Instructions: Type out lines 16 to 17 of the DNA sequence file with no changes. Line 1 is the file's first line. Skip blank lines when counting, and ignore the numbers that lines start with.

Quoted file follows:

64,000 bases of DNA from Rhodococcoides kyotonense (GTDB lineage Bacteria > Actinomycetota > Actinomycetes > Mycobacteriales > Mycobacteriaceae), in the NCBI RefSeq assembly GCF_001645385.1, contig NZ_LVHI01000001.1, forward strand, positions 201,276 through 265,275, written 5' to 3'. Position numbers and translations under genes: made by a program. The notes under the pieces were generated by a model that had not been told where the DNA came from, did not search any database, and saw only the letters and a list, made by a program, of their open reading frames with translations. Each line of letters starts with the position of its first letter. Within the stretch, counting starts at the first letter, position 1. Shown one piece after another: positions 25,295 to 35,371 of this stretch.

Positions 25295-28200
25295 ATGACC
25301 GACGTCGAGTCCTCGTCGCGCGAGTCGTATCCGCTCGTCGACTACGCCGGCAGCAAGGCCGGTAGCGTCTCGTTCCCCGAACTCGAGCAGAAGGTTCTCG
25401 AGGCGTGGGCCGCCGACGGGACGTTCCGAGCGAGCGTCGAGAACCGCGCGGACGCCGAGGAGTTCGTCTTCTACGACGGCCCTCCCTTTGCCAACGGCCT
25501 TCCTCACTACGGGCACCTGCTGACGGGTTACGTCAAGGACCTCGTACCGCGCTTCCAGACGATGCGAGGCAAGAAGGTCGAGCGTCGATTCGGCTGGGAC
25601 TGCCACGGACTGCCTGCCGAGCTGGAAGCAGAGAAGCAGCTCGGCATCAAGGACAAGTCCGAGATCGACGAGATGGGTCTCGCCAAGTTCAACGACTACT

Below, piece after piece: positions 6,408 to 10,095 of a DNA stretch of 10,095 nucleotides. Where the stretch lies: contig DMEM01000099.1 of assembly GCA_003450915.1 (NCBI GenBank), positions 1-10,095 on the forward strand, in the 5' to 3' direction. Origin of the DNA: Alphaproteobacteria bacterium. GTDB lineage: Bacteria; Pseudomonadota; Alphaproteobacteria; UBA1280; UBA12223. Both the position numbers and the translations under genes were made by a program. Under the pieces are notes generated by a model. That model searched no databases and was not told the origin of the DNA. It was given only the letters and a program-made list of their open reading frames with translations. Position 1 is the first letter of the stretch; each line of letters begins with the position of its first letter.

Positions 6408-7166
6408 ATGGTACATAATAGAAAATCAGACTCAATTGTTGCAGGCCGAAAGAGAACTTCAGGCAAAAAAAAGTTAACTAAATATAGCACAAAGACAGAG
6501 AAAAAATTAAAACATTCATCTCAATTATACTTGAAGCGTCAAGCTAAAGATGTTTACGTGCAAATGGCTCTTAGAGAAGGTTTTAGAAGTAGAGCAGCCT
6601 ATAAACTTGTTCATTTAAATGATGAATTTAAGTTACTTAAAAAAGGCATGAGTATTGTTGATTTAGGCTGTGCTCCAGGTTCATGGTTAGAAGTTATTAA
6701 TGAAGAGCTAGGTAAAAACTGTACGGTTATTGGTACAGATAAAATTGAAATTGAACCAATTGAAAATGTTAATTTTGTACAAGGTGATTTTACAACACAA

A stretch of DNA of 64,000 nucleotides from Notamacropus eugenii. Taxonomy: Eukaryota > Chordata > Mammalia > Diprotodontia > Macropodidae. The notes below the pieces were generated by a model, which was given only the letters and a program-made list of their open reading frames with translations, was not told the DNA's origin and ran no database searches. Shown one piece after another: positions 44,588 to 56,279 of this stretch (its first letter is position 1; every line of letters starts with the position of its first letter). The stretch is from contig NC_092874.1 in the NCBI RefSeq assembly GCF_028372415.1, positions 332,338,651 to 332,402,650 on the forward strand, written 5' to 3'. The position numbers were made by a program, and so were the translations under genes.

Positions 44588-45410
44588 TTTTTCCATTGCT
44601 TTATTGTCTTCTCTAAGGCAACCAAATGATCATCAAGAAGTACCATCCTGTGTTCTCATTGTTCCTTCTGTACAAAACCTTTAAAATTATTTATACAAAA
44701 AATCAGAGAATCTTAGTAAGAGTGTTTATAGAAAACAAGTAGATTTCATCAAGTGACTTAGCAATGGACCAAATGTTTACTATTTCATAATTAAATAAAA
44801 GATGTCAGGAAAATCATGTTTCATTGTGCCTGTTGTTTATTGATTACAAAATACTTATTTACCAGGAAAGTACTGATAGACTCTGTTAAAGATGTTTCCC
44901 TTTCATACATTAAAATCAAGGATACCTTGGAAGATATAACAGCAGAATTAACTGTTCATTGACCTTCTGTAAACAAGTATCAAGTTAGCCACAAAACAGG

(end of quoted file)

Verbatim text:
44588 TTTTTCCATTGCT
44601 TTATTGTCTTCTCTAAGGCAACCAAATGATCATCAAGAAGTACCATCCTGTGTTCTCATTGTTCCTTCTGTACAAAACCTTTAAAATTATTTATACAAAA